Science

Challenges to a media number's report on the effects of the new coronavirus on human health

A friend tweeted to me recommending a video released by the media about the effects of the new coronavirus on human health. The video said: New results published in the journal Nature (Naure) by a team of Oxford University researchers suggest that the new coronavirus ages the brain by 10 years. I watched it and was very skeptical about what the video reported, while browsing through some of the comments from internet users and found that there were few who were as skeptical as I was.

By reading the original article of the Oxford team's study in Nature, I found that this media video report is very inaccurate and the video clearly exaggerates and misrepresents the research published by the Oxford team in Nature.

Challenges to a media number's report on the effects of the new coronavirus on human health

The University of Oxford team's paper in Nature is titled "SARS-CoV-2 is associated with changes in brain structure in UK Biobank" (original URL: https://doi.org/). 10.1038/s41586-022-04569-5).

The original abstract includes the following three main elements (Figure 2), translated roughly as follows (interested parties can refer to the original article via the URL)

First: "There is strong evidence for brain-related abnormalities in COVID-19,. However, it is unclear whether the effects of SARS-CoV-2 infection can be detected in milder cases and whether this could reveal possible mechanisms contributing to brain pathology."

Second: "Significant longitudinal effects were found, including (1) greater reductions in gray matter thickness and tissue contrast in the frontal cortex of the eye sockets and the parahippocampal gyrus; (2) greater changes in markers of tissue damage in areas connected to primary olfactory cortex function; and (3) greater overall brain size reduction in SARS-CoV-2 cases. Between these two time points, participants infected with SARS-CoV-2 also exhibited greater cognitive decline on average. Importantly, these imaging and cognitive longitudinal effects were still observed after excluding the 15 patients who were hospitalized."

Third: " These major limbic brain imaging findings may be in vivo markers of degenerative spread of disease through the olfactory pathway, neuroinflammatory events, or loss of sensory input due to olfactory deficits. Whether such deleterious effects are partially reversible, or whether these effects persist over time, awaits further follow-up investigation."

Challenges to a media number's report on the effects of the new coronavirus on human health

Figure 2 Abstract of the original research paper and its Chinese translation

It is evident that the new coronavirus does affect patients, but never in the way mentioned in the above media video report, and the age of the patients in this study was 51-81 years old, which would be considered middle-aged and elderly. In addition, it is mentioned in the study that "it is not clear whether the effect of SARS-CoV-2 infection can be detected in milder cases", which shows that the patients in the study are mainly heavy patients.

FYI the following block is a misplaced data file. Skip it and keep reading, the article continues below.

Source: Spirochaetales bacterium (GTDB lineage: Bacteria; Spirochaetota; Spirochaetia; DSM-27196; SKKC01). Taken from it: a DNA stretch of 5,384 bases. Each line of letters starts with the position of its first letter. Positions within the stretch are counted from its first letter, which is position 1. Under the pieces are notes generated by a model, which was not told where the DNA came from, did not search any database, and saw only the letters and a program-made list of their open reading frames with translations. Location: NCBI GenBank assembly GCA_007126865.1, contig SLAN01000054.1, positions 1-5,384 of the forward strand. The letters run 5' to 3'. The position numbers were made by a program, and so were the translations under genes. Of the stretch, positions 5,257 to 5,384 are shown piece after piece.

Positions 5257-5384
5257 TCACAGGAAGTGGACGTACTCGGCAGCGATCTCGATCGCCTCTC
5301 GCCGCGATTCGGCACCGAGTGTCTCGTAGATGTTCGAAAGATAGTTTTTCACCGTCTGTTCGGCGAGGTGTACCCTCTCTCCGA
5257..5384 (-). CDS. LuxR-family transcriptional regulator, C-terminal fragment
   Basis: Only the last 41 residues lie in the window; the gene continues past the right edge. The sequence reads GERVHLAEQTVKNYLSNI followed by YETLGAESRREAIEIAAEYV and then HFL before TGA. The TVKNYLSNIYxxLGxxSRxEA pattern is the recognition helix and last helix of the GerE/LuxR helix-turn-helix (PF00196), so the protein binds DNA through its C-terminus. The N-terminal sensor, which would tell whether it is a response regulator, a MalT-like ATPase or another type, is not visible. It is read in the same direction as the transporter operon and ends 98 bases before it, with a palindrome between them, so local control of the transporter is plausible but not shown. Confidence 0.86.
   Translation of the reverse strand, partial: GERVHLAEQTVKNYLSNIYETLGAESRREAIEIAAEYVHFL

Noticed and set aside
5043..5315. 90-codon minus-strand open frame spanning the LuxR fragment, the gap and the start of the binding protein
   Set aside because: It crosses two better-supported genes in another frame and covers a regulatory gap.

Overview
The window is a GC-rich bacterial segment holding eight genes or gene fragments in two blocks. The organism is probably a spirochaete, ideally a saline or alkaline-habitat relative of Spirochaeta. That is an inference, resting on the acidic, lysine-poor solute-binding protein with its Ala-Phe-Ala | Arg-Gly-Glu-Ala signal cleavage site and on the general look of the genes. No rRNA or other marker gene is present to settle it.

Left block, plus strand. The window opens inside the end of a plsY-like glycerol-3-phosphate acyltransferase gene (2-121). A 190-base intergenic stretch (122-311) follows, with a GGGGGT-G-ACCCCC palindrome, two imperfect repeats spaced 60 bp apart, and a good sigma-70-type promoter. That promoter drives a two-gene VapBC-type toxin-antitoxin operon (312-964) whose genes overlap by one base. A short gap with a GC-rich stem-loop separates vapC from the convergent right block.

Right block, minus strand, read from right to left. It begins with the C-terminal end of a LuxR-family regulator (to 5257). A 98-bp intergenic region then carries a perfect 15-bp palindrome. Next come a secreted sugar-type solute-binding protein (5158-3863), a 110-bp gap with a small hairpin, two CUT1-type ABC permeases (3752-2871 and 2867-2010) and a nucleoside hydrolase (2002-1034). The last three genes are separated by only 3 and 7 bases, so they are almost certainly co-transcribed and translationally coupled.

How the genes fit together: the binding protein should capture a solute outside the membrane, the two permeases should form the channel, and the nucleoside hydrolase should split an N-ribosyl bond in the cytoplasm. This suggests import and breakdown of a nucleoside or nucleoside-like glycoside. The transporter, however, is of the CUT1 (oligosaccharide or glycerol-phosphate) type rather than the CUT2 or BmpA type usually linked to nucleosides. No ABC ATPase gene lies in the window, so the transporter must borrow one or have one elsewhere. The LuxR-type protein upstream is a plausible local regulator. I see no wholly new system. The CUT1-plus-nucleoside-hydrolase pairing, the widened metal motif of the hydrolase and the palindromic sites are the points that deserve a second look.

Through reading, I found that the only reference to 10 years (10 years) in the original article was the following sentence (Figure 3): "It also showed that the duration of olfactory loss for those with acquired olfactory dysfunction, ranging from 0 to over 10 years, was related to a more pronounced loss of grey matter in the gyrus rectus and orbitofrontal cortex ". Translated, "The study also showed that the duration of olfactory loss for those with acquired olfactory dysfunction, ranging from 0 to over 10 years, was related to a more pronounced loss of grey matter in the gyrus rectus and orbitofrontal cortex."

Here 0 to 10 years is the discussion part, which means that the duration of olfactory loss in patients with acquired olfactory disorder can last from 0 to 10 years, not that the loss of smell caused by the new coronavirus lasts that long, much less the damage to the brain. Also, this discussion, not the findings of this NATURE paper, but the findings of other papers cited, is the paper in parentheses below (Postma, E. M., Smeets, P. A. M., Boek, W. M. & Boesveldt, S. Investigating morphological changes in the brain in relation to etiology and duration of olfactory dysfunction with voxel-based morphometry. Sci. Rep. 11, 12704 (2021). .

Challenges to a media number's report on the effects of the new coronavirus on human health

Figure 3 References to 10 years in the original research paper and its Chinese translation

Notably, the patients studied in the Oxford study were studied until May 2021, and an average of 141 days had passed since the patients were infected with the virus, indicating that the patients were infected with the virus almost in early 2021 or late 2020. It is almost 2 years until November 2022. The virus has mutated several times and is not as virulent as it was, I believe (Figure 4).

Challenges to a media number's report on the effects of the new coronavirus on human health

Figure 4 Time to infection of patients in the original research paper